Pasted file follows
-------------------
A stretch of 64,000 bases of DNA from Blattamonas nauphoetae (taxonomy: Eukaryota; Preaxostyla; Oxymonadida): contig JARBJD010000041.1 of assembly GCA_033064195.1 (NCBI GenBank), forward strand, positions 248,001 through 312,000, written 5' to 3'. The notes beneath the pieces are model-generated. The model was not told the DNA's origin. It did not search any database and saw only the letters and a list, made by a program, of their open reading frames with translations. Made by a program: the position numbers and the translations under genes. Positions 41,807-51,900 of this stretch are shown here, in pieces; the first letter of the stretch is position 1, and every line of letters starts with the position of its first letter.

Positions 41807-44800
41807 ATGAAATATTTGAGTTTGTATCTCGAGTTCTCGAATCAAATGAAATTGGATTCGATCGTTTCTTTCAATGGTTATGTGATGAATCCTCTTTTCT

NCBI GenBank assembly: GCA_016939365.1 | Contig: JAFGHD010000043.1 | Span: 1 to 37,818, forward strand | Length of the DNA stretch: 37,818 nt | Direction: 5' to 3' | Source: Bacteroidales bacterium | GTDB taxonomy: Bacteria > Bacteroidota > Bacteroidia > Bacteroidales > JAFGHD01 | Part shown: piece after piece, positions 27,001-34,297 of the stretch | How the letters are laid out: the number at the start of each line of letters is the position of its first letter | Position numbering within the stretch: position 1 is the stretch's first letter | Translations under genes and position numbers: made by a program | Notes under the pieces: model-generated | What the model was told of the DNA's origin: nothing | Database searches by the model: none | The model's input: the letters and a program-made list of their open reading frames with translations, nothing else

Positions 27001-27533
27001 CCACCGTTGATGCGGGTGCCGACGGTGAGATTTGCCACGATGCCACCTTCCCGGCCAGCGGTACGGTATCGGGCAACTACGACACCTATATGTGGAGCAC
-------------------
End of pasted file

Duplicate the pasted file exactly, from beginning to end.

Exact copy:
A stretch of 64,000 bases of DNA from Blattamonas nauphoetae (taxonomy: Eukaryota; Preaxostyla; Oxymonadida): contig JARBJD010000041.1 of assembly GCA_033064195.1 (NCBI GenBank), forward strand, positions 248,001 through 312,000, written 5' to 3'. The notes beneath the pieces are model-generated. The model was not told the DNA's origin. It did not search any database and saw only the letters and a list, made by a program, of their open reading frames with translations. Made by a program: the position numbers and the translations under genes. Positions 41,807-51,900 of this stretch are shown here, in pieces; the first letter of the stretch is position 1, and every line of letters starts with the position of its first letter.

Positions 41807-44800
41807 ATGAAATATTTGAGTTTGTATCTCGAGTTCTCGAATCAAATGAAATTGGATTCGATCGTTTCTTTCAATGGTTATGTGATGAATCCTCTTTTCT

NCBI GenBank assembly: GCA_016939365.1 | Contig: JAFGHD010000043.1 | Span: 1 to 37,818, forward strand | Length of the DNA stretch: 37,818 nt | Direction: 5' to 3' | Source: Bacteroidales bacterium | GTDB taxonomy: Bacteria > Bacteroidota > Bacteroidia > Bacteroidales > JAFGHD01 | Part shown: piece after piece, positions 27,001-34,297 of the stretch | How the letters are laid out: the number at the start of each line of letters is the position of its first letter | Position numbering within the stretch: position 1 is the stretch's first letter | Translations under genes and position numbers: made by a program | Notes under the pieces: model-generated | What the model was told of the DNA's origin: nothing | Database searches by the model: none | The model's input: the letters and a program-made list of their open reading frames with translations, nothing else

Positions 27001-27533
27001 CCACCGTTGATGCGGGTGCCGACGGTGAGATTTGCCACGATGCCACCTTCCCGGCCAGCGGTACGGTATCGGGCAACTACGACACCTATATGTGGAGCAC